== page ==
Pin Me

Setting up a Proxy Server in Ubuntu Linux

written by: Chris Hoffman•edited by: Michele McDonough•updated: 7/13/2010

Ubuntu Linux's repositories include the Squid proxy server; set up your own local proxy server by installing Squid and configuring it by editing its configuration file.

  • slide 1 of 3

    About Proxy Servers

    The Squid proxy server handles HTTP requests, for example, for webpages. When you open a webpage with your Web browser, Squid receives the request and fetches the webpage, delivering it to the browser. This makes all Web browsing appear to come from the single address of the proxy server. Using multiple computers with one proxy server also increases page download times and decreases the amount of content that needs to be downloaded; cached website content is served from the local Squid proxy server and won't need to be downloaded from Internet servers.

  • slide 2 of 3

    Installing the Squid Proxy Server

    Installing Squid on Ubuntu Linux The Squid proxy server is included in Ubuntu's repositories; install it as you would any other software package. Installing Squid from Ubuntu's repositories also ensures that you'll receive the latest security updates for your proxy server.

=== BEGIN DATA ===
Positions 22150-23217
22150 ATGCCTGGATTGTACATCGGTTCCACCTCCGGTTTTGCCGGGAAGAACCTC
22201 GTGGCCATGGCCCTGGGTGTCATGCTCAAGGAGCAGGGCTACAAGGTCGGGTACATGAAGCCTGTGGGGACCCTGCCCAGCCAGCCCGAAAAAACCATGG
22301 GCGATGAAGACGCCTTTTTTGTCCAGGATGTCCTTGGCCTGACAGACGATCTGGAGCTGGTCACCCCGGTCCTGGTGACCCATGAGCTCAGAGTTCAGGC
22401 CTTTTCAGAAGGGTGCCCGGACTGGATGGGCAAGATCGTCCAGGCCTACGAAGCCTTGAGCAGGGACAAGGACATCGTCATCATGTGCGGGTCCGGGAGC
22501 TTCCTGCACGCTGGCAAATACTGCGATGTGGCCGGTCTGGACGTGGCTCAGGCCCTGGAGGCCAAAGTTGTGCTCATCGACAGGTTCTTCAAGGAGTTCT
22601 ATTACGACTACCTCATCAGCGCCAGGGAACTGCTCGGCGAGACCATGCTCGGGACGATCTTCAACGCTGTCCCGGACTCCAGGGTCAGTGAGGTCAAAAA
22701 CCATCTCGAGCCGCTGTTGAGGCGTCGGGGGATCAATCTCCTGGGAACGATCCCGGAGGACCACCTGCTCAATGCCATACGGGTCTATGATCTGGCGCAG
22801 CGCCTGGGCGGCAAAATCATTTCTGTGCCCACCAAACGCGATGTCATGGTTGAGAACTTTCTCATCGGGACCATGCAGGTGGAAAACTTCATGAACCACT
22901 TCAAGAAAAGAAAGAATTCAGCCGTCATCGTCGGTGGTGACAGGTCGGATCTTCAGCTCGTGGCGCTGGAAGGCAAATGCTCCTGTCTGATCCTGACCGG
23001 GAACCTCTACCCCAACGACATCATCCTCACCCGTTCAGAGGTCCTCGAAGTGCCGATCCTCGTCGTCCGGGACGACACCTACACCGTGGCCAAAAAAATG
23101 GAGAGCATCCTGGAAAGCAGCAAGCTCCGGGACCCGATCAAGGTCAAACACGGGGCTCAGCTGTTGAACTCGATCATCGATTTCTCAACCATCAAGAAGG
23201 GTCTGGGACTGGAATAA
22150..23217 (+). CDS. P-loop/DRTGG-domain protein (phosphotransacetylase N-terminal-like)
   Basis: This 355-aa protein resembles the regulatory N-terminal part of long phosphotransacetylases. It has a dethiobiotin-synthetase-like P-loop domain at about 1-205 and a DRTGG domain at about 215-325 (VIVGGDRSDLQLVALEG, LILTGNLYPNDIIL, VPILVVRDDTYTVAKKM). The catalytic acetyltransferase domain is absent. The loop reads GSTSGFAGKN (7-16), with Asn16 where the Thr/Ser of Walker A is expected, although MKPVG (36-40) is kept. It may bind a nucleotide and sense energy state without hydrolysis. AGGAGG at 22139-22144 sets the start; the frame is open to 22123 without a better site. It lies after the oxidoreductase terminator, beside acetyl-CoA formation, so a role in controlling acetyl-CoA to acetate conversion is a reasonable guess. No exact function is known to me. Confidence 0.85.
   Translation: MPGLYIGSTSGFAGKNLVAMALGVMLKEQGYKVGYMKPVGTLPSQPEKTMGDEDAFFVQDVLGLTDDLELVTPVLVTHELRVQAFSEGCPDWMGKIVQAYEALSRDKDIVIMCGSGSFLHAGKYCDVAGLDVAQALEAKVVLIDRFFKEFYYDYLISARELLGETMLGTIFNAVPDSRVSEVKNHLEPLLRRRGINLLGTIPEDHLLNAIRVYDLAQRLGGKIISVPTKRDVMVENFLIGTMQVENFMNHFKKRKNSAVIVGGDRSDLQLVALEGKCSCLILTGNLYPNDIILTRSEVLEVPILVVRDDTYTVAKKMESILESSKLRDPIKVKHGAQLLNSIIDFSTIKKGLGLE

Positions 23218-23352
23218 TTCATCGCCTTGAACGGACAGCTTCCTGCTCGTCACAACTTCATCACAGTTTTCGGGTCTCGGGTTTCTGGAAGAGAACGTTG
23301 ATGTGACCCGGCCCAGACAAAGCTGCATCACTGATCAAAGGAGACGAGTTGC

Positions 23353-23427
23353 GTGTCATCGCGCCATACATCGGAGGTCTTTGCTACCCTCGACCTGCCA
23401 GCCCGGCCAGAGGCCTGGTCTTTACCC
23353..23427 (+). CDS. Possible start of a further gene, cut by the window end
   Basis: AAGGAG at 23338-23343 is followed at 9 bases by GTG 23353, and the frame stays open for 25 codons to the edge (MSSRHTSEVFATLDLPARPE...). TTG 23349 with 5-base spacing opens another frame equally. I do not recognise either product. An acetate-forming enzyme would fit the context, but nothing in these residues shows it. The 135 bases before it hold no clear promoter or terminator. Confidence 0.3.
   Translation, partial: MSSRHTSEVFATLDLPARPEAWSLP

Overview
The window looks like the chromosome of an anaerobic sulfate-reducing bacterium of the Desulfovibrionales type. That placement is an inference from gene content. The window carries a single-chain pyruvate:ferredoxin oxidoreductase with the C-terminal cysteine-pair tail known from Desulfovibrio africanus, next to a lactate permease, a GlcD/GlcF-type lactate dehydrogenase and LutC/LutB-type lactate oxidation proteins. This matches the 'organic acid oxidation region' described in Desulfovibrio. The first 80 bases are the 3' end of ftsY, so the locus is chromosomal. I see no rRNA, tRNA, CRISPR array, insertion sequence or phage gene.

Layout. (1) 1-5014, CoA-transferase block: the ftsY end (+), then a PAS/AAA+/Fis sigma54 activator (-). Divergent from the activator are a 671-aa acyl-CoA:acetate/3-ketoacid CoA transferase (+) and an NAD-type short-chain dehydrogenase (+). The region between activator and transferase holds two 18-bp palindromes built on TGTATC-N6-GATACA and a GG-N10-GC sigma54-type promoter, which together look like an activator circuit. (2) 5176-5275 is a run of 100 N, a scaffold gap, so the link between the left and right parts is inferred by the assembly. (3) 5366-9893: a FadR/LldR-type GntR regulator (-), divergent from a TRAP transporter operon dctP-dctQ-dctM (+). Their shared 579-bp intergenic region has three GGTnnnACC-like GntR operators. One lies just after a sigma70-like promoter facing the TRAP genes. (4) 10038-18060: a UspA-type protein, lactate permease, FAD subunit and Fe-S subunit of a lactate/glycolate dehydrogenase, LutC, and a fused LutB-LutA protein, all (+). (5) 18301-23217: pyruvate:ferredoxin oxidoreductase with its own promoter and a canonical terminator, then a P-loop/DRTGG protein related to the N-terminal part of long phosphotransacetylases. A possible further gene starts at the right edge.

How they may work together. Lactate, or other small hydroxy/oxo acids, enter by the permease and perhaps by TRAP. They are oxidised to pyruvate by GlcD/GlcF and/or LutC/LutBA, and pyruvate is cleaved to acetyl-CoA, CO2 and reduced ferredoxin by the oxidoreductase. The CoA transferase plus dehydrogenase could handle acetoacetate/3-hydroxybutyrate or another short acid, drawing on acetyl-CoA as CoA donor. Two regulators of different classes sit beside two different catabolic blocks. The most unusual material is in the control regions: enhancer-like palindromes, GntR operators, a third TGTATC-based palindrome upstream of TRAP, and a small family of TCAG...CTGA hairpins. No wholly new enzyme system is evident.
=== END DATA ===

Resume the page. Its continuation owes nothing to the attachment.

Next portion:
Open a Terminal by clicking "Applications," "Accessories" and "Terminal." Install the Squid package from Ubuntu's software repositories by typing "sudo apt-get install squid" into the Terminal window and pressing "Enter." Type your password when prompted, press "Enter," then confirm the installation by pressing "y" and "Enter."

  • slide 3 of 3

    Configuring the Squid Proxy Server

    Editing the Squid is configured by editing the "/etc/squid/squid.conf" configuration file. Open it in a graphical text editor by typing "gksu gedit /etc/squid/squid.conf" into a Terminal window and pressing "Enter," or open it in a terminal text editor by typing "sudo nano /etc/squid/squid.conf" into a Terminal window and pressing "Enter."

    The "squid.conf" file contains a large amount of possible configuration settings. One of the most important is the "http_port" setting, which specifies the port Squid listens on, the port your other computers connect to. Hit "Ctrl+F" in the graphical text editor, type "http_port" in the search box and press "Enter" until you find the "http_port" option beneath "# Squid normally listens to port 3128." Replace "3128" after "http_port" with a port number of your own.

    By default, Squid won't allow any incoming connections. Add the lines "acl localnetwork src 192.168.1.0/24" "http_access allow localnetwork" onto two separate lines in the "squid.conf" file, replacing "192.168.1" with the appropriate numbers for your local network if you're using a non-standard setup. For example, if your computer's IP addresses are "192.168.5.101" and "192.168.5.122," replace "192.168.1.0/24" with "192.168.5.0/24."

    Save the file when you're finished by clicking "File" and "Save" in the graphical text editor. Press "Ctrl+O" and "Ctrl+X" if you're using the nano terminal text editor instead.

    Restart the running Squid server to apply your new settings by typing "sudo service squid restart" into the "Terminal" window and pressing "Enter."